Slagle Survey Services: New business but not a newcomer to the Eagle River Valley
To learn more ...
Slagle Survey Services
Contact information: The company is based in Eagle and can be reached by phone at 970-471-1499 or by email at email@example.com
EAGLE — Slagle Surveying Services is one of the valley’s new businesses, but proprietor Matt Slagle is hardly a newcomer to Eagle County.
“This has been my 30th summer surveying in the Eagle River Valley,” Slagle said. He can recall working late to stake the new Eagle County building in downtown Eagle while his buddies passed by on their way to softball games at Eagle Town Park. Slagle also staked the first house at The Terrace, a field where only gophers resided.
“I surveyed Eagle Ranch when it actually was home to moo cows,” he said. “We accessed with snowmobiles and four-wheelers back then, and at that time, there was no commercial (property) north of the Interstate 70 interchange.”
In launching his own business this year, Slagle offers an array of services.
“I offer the valley a complete surveying resource for platting, condominium mapping, boundary surveying, topographic surveys and improvement location certificates along with all aspects of construction layout,” he said.
Slagle started his survey career in the U.S. Army as a field artillery surveyor. Since 2001, he has been a Colorado licensed professional land surveyor, and in 2009, he was certified with special training as a federal surveyor.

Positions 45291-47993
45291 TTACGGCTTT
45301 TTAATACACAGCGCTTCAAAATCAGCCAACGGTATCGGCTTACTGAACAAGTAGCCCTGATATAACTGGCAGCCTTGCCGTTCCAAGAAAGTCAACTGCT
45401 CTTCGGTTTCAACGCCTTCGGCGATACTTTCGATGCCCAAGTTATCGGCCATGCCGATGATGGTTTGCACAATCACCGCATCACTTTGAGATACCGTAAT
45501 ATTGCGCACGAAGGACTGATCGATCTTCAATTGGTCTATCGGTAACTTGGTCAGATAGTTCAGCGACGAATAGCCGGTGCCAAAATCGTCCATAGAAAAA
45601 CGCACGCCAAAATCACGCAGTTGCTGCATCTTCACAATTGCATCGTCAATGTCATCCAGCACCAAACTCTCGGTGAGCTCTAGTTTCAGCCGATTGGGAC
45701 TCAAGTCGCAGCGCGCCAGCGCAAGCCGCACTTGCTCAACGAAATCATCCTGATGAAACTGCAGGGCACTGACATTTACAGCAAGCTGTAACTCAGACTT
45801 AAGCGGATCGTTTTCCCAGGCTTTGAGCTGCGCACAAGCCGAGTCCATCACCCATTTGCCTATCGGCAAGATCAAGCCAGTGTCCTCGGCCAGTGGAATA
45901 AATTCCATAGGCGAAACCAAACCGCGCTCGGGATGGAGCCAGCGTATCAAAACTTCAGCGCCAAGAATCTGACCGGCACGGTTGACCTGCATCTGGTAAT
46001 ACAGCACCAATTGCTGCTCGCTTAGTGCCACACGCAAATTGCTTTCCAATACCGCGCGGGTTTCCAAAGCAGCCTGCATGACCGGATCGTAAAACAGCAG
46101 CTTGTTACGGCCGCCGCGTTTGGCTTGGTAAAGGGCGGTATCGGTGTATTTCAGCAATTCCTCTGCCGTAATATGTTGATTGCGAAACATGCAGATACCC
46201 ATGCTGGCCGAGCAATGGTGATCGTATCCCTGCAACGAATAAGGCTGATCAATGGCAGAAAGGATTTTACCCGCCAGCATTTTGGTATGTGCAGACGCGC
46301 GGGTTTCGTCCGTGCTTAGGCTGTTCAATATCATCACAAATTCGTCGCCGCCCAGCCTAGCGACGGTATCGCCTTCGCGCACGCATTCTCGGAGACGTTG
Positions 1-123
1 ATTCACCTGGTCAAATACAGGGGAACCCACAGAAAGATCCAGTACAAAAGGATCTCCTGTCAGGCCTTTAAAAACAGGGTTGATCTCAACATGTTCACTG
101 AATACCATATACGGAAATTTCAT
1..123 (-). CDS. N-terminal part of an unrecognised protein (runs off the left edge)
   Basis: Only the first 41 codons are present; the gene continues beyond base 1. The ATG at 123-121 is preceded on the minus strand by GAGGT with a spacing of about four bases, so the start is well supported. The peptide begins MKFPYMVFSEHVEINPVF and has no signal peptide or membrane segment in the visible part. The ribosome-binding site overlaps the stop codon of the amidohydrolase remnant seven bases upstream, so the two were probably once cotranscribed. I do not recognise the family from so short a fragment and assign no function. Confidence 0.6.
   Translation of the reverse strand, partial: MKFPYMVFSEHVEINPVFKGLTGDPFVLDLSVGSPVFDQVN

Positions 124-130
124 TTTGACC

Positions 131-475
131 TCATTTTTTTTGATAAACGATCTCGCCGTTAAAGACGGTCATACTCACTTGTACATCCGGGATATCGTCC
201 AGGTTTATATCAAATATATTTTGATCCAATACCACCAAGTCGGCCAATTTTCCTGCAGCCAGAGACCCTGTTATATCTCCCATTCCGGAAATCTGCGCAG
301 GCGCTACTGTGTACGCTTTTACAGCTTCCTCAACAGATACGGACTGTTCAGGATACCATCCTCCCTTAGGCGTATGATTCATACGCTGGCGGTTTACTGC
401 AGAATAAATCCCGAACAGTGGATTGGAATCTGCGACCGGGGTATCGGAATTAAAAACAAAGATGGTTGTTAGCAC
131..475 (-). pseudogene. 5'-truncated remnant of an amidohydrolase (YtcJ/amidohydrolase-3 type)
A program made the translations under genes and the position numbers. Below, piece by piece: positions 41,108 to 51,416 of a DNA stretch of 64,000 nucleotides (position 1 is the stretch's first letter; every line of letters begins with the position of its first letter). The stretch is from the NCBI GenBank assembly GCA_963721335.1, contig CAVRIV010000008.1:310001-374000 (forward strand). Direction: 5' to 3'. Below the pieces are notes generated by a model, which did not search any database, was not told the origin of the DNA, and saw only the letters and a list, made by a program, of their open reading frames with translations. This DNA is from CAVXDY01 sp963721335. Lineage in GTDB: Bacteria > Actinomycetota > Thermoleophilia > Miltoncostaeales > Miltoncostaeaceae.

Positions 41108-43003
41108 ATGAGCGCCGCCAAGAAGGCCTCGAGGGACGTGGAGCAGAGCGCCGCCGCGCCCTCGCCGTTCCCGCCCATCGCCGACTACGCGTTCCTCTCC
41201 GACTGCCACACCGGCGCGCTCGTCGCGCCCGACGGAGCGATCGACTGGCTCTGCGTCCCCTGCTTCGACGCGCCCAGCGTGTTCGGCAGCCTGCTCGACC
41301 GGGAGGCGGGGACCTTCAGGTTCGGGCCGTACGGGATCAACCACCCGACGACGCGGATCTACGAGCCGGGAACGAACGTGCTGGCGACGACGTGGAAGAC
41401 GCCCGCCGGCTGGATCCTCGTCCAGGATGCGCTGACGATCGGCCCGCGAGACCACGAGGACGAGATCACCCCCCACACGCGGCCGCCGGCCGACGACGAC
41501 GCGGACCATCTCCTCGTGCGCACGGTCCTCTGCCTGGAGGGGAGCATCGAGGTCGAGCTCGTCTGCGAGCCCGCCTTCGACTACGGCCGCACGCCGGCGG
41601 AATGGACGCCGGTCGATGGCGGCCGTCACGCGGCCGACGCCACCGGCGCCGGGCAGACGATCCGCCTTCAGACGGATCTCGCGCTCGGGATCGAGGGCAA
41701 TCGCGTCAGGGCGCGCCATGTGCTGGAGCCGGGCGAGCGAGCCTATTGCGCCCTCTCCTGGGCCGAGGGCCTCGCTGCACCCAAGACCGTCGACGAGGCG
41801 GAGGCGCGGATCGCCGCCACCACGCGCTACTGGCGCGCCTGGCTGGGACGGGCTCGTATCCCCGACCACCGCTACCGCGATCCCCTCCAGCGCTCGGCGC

“I also worked assisting in the development of a Global Navigation Satellite System (GNSS, which includes GPS) in 2014,” Slagle said. “I learned more than I contributed on that one.”
Service with history
“I want to provide my clients with personal, proficient and professional survey services and keep getting older while living here in the Happy Valley,” Slagle said.
Under the heading of “personal” services, Slagle’s history in Eagle County means he has heard lots of great stories and, in turn, has lots of his own tales to share.
“Probably my fondest memory was working on the Fenno Ranch, after we built Cordillera Way and revised the location of Squaw Creek Road to its now lower position,” he said. He recalled great conversations with Louie and John Fenno while on that job.
“Bearcat Bearden was always close by in his old pickup, dashboard cluttered and Levi Garrett on his chin,” Slagle said. “Another distraction working up there then was the elk. I remember working late one evening laying out the location for fairway 12 and going off the clock to investigate all the bugling going on.”
‘You’ve got it made’
Slagle said this valley’s history and lifestyle has kept him in Eagle County, and ultimately, his desire to remain here prompted him to start his own business.
“It’s harder to make a living up here, but for me, it’s worth all the effort,” Slagle said. “I have a buddy, with the same educational background as mine, in the surveying field. He has chosen to make his way living in Omaha and in cities along Colorado’s Front Range. He easily has made half again more than I have over the years, but when he comes to visit, he will say things like, ‘You’ve got it made up here, Matt.’
“It’s the lifestyle that has made me start this business, rather than taking a well-paid position offered in the lower elevations,” Slagle concluded.
Patrick Tvarkunas needed 237 signatures on a petition to let Eagle voters decide whether The Reserve at Hockett Gulch — a 500-unit workforce housing project — should be built. He and others submitted 304.